However, the key metric here is 1 Mbps connections, not the 3 to 6 Mbps that cable and DSL now offer routinely in major metro areas (but not to every home in those areas), and the 10 to 20 Mpbs that's coming soon over copper and much higher speeds in certain effectively redlined areas.
Pasadena won't spend public dollars on Wi-Fi: The council says it would cost millions and only aid those with laptops. Vendors obviously didn't sell it well: Wi-Fi bridges are being used widely to bring municipal Wi-Fi from the outside to residential desktop users. Ah, well. The city will keep spending to put free Wi-Fi in libraries and elsewhere. They're looking to find a private vendor for a municipal network to bear the fiscal risk.
Philadelphia has narrowed candidates for building the citywide Wi-Fi network: EarthLink and HP consortiums are two remaining.
Palakkode, India, models computer centers linked wirelessly: The goal is to unwire 600,000 villages in two years, which is remarked as unlikely in the article. But potentially over 200,000 villages will receive a combination of non- and for-profit systems. Because the post is so unreliable, the article alleges, among other benefits to citizens are Internet-based bill presentment: you can't reliably pay your electrical bill through the mail in rural villages.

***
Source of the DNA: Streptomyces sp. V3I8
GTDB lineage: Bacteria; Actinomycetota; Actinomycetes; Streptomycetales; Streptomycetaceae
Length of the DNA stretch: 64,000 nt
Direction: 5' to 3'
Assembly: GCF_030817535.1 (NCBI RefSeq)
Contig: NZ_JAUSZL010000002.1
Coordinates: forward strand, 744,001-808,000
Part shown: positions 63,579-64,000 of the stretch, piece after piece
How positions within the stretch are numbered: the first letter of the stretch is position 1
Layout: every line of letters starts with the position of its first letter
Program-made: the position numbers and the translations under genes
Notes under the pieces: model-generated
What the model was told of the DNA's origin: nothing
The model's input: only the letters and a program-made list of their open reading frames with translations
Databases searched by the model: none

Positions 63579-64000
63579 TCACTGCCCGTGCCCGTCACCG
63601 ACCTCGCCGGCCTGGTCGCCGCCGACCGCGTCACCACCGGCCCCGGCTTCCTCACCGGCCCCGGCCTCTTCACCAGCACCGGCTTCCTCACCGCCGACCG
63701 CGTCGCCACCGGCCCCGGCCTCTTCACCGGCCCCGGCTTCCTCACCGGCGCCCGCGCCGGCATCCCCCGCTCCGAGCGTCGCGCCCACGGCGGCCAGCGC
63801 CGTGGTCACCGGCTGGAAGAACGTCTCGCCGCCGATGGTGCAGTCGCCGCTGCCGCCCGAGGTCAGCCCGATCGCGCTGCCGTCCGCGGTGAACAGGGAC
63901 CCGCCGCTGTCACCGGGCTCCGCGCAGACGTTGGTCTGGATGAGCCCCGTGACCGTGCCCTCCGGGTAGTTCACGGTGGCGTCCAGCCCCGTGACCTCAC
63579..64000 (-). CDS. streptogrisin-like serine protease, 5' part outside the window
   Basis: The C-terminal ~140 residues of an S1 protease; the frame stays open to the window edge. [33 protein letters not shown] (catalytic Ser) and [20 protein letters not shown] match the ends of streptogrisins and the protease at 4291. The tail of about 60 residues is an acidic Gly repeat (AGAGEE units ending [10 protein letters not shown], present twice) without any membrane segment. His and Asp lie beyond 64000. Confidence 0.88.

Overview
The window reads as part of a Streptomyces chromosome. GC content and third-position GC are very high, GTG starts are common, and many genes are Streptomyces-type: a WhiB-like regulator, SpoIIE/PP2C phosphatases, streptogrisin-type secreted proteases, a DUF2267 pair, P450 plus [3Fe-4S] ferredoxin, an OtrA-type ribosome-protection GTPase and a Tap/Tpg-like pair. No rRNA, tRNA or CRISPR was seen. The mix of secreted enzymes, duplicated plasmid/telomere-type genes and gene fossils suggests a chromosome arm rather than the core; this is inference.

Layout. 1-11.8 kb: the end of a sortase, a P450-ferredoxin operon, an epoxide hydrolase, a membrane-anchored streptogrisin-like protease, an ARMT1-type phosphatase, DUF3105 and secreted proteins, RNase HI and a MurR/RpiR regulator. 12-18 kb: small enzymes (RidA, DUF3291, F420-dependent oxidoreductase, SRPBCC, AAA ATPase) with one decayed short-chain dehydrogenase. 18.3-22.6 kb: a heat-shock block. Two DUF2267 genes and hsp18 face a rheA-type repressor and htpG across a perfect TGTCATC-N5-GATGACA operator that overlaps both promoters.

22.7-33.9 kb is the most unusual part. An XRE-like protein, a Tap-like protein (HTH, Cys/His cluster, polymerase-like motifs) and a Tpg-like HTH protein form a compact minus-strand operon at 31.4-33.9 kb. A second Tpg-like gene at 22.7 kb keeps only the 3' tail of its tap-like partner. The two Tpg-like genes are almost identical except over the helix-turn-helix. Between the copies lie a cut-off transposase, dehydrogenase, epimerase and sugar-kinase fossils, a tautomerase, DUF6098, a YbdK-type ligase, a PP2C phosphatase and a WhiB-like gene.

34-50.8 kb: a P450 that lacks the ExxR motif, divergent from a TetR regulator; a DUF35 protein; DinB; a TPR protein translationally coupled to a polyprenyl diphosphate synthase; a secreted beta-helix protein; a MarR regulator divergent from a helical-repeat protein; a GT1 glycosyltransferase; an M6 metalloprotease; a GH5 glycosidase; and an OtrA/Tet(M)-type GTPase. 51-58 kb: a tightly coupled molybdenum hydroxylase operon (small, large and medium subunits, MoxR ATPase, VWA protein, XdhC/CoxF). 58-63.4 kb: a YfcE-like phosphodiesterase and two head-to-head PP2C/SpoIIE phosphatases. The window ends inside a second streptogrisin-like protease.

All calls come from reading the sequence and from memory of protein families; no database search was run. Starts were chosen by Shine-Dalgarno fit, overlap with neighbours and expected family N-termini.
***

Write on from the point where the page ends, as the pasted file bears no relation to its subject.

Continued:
Kutztown, Penn., builds state's only municipal network: The town will build and operate the network municipally without a private partner, making it what the town believes is the first and only--due to legislation--municipal wireless network in the state. The town already has full fiber-optic coverage; the wireless will be just another layer. It's just 1.6 square miles in area.
The Car Whisperer, a Bluetooth tool to broadcast audio to poorly secured wireless systems, hit the NY Times: The story's got a good hook. Many Bluetooth systems, including some that are tied into automobile audio systems for hands-free cell talking, use 0000 or 1234 for the passcode, or rely on a weak key length for few combinations. The Car Whisperer is a proof of concept to alert manufacturers to the problem.
A list of all IEEE task groups, standing committees, and other bodies within the 802.11 Working Group for wireless LANs and MANs: Om Malik discovered this terrific and up-to-date page that tells you, in brief, everything you want to know about prior, current, and future task group and other work happening in the wireless space at the IEEE. (You'll note that 802.11T has a capital T: it's not an amendment as all the other groups are, which is why they are lowercase.)
We're taking a brief holiday here: We'll be back late next week with more news about wireless in general and Wi-Fi in specific while our crack staff--me and Nancy--take our continentally separate vacations. Don't do anything newsworthy while we're gone.
Peachtree City, Georgia, puts Wi-Fi into parks: Some parents may be able to stay at parks longer and keep working, one city councilor says. Public safety and other city workers will also use the access. (Peachtree is near Fayetteville.)